SOURCE: “Nibbled by Ducks” by Mary Lou Redding from the Upper Room
KEYWORDS: prayer, discipline
Life can sometimes seem like a process of being nibbled to death by ducks. Daily events nip at our heels, distracting us so that we forget to stay connected to God. But there is something we can do. We can train ourselves to see daily tasks, even annoyances and challenges as a call to practice what is often called “mindfulness” -- continual attentiveness to God.
Through the ages, believers have adopted various prayer disciplines to help them in this practice. One of these is “praying the hours” -- stopping at the turning of each hour to reestablish a conscious link with God. Another classic example is Brother Lawrence wrote of feeling God’s closeness as intensely while working in the kitchen as while praying in the chapel. He meditated on God’s words and works whenever his hands were busy. Others turn their mind and spirit to God by praying the Jesus Prayer or another breath prayer or by reciting often a beloved and personally meaningful scripture.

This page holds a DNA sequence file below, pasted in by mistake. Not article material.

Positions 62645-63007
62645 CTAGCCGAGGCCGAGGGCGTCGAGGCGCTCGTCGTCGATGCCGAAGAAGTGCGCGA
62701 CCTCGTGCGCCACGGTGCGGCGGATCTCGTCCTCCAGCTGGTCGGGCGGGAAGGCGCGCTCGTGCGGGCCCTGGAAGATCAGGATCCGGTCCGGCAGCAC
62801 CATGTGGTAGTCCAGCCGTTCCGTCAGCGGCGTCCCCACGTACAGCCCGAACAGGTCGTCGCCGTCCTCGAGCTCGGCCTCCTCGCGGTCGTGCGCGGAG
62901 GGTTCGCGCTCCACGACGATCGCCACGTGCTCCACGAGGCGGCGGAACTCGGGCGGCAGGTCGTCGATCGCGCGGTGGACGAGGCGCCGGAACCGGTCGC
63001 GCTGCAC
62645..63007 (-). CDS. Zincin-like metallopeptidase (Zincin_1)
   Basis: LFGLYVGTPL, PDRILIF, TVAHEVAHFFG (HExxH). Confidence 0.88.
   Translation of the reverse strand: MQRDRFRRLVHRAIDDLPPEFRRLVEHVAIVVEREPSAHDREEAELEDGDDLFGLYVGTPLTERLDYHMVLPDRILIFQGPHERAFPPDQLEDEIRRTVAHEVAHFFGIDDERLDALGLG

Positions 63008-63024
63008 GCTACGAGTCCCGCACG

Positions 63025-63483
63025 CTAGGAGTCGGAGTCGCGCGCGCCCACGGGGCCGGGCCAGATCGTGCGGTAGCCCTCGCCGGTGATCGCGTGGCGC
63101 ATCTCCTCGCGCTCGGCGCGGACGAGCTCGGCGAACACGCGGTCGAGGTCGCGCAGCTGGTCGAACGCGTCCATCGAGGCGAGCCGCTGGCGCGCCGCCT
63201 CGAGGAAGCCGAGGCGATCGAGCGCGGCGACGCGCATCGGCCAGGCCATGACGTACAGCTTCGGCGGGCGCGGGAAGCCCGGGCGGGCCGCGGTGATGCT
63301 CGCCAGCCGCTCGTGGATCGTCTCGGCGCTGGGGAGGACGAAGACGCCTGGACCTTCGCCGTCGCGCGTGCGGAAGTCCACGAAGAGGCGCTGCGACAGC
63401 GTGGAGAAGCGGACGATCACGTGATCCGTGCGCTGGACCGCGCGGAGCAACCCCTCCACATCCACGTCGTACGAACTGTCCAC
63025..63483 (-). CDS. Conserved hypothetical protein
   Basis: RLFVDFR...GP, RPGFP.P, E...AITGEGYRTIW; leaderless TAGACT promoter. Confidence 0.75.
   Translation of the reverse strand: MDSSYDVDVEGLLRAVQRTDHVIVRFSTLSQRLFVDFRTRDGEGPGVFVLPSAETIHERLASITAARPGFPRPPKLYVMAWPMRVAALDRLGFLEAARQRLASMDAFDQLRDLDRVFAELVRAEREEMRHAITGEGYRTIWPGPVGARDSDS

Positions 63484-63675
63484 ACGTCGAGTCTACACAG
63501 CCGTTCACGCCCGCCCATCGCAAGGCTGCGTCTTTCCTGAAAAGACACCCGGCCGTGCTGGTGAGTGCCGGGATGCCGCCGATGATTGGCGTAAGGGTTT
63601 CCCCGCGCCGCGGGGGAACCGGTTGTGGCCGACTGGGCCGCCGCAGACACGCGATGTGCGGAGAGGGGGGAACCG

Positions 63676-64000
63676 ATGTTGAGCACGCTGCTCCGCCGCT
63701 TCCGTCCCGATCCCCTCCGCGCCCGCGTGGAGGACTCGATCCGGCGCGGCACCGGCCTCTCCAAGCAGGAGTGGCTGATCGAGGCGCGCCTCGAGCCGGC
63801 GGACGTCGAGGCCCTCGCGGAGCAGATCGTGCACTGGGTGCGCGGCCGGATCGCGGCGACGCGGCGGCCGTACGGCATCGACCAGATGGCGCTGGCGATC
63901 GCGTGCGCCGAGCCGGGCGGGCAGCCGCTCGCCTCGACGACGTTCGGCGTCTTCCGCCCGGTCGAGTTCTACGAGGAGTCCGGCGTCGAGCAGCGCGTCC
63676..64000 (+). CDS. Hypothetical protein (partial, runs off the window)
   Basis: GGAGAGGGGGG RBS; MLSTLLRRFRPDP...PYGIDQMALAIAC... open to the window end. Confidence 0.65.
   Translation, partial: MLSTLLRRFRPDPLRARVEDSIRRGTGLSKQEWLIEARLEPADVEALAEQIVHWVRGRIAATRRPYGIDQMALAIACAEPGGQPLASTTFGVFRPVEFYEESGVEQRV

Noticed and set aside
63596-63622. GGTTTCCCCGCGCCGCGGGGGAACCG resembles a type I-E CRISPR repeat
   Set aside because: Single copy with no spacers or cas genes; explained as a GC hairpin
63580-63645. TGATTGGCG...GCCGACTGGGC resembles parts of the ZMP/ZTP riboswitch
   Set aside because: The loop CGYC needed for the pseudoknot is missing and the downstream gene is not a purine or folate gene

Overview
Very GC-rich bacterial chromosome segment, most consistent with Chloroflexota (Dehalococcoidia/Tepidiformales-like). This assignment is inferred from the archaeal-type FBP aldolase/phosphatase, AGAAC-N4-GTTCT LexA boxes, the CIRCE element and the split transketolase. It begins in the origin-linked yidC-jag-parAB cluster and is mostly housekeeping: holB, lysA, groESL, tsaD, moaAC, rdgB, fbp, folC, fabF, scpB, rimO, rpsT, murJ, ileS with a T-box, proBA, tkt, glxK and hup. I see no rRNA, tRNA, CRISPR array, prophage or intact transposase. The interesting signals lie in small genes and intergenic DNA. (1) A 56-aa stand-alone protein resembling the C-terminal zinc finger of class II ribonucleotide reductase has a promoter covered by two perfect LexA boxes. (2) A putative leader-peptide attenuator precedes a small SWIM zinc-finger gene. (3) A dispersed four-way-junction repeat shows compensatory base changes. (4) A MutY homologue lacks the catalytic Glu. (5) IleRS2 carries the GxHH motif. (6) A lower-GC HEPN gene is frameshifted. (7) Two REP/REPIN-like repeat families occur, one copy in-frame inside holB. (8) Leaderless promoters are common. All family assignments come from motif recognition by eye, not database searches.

Any of these practices can be adapted to our lives. Thought we may not have a clock chiming each hour, most of us have actions that we repeat several times each day. Each repetition of a familiar task can become a personal “call to prayer.” Those who work at a computer can set the machine to beep or chime on each hour. Those who use the telephone often can use each ring or each occasion of reaching for the receiver to pray, “O God, speak to me and through me” or some similar prayer. Those who are dealing with a behavior that they feel God wants them to change--perhaps worry or impatience--may use each instance of the behavior not as a failure but as an opportunity to turn once again to God. When we are doing tasks to benefit others, we can pray for the recipients or in gratitude for meaningful work. The point is to use the occurrences of each day as reminders to consciously renew our communion with God